Home sales are stabilizing; home building is stabilizing; and home prices (might be) stabilizing – the chart to the left illustrates a positive trend in sales away from distressed and first-time home-buyers, the targets of policy, according to the NAR. But what would the housing market look like if the massive policy expired this year? Not good, and it will.

Some points on the housing market:

  1. Subsidies are set to expire. If the Fed continues to buy its average of $105 billion in GSE-backed MBS per month (see the NY Fed’s website for weekly updates), it will max out the announced $1.25 trillion in four months. The $8,000 tax credit for first-time home-buyers expires at the end of this year. The Fed’s Treasury buyback program will run its course by October.
  2. There are several home price indices out there, each painting a slightly different picture of the level and trend in aggregate home values (see AB post).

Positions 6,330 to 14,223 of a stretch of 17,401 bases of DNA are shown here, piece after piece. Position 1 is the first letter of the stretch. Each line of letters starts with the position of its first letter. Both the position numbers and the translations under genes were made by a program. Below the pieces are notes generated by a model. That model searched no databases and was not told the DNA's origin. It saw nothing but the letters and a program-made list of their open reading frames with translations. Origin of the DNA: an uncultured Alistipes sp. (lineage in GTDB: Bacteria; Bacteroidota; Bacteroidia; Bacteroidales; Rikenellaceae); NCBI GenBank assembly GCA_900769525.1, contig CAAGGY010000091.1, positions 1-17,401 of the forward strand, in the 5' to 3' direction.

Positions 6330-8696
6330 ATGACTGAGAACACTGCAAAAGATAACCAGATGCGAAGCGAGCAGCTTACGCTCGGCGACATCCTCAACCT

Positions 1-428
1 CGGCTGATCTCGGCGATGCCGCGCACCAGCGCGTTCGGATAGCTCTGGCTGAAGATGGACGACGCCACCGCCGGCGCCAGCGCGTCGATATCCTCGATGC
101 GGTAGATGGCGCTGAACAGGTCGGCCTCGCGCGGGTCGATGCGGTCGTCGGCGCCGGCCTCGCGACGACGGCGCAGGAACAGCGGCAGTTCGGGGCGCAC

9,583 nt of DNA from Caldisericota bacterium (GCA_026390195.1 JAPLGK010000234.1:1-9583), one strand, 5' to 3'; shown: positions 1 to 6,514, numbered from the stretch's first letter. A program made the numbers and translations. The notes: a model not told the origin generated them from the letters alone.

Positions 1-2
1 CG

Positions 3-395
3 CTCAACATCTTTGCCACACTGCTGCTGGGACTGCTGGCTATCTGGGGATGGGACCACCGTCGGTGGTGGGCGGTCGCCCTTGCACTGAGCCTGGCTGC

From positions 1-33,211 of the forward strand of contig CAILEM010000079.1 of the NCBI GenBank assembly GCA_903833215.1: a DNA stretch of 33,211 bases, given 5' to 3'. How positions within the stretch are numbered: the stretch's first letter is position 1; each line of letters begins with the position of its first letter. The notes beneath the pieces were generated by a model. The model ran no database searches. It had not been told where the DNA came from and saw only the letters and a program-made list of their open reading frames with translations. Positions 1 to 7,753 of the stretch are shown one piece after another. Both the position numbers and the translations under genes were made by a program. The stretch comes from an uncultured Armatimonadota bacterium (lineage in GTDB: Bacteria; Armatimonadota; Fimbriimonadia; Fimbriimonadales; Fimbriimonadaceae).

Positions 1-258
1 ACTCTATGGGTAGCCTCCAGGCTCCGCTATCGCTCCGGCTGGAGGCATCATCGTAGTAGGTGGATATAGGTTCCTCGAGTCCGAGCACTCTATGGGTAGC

3. The foreclosure modifications program is holding off some foreclosures; but the program is no match for market forces.
  4. There is a large shadow inventory out there – potential sellers that are reluctant or unwilling (TIME calls some of these sellers “accidental landlords”) to relinquish home ownership at current prices. However, if home values continue to take baby steps forward, shadow sellers (new supply) will emerge.
  5. There is a bimodal distribution of sales across the high-end and low-end housing markets. Low-end sales are hot, while the upper end is not.